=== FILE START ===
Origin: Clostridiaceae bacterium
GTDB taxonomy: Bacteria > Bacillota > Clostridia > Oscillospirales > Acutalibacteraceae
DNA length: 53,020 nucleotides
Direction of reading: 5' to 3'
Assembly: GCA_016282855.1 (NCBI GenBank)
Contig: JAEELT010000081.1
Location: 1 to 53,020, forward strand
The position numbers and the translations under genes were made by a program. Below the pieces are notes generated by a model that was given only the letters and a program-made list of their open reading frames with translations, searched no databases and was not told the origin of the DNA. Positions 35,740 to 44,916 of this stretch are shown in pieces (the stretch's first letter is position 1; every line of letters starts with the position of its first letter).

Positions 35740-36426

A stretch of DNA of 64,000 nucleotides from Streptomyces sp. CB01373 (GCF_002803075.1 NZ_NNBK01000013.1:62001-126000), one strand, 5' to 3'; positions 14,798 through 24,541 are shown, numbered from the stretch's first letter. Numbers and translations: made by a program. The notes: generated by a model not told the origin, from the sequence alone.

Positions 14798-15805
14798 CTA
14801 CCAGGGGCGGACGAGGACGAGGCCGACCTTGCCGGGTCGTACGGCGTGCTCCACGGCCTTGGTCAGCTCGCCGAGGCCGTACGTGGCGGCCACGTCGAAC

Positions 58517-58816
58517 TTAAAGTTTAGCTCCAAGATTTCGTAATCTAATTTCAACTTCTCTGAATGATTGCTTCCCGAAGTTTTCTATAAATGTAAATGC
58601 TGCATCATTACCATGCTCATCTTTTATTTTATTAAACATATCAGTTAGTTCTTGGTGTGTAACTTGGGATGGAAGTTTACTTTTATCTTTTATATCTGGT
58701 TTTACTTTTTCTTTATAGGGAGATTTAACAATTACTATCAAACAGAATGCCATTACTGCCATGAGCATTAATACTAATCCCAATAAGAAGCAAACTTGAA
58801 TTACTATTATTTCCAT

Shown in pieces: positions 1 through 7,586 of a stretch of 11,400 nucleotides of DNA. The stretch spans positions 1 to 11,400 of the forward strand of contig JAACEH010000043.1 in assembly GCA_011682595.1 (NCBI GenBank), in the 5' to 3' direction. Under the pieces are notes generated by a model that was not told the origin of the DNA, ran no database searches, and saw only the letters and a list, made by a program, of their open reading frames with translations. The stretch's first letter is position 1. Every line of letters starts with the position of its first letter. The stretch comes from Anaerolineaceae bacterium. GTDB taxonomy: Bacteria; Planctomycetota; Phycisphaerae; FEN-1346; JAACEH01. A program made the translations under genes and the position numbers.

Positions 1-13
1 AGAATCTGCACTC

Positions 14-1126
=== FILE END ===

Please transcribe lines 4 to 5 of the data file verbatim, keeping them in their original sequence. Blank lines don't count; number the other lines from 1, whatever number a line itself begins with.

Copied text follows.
Direction of reading: 5' to 3'
Assembly: GCA_016282855.1 (NCBI GenBank)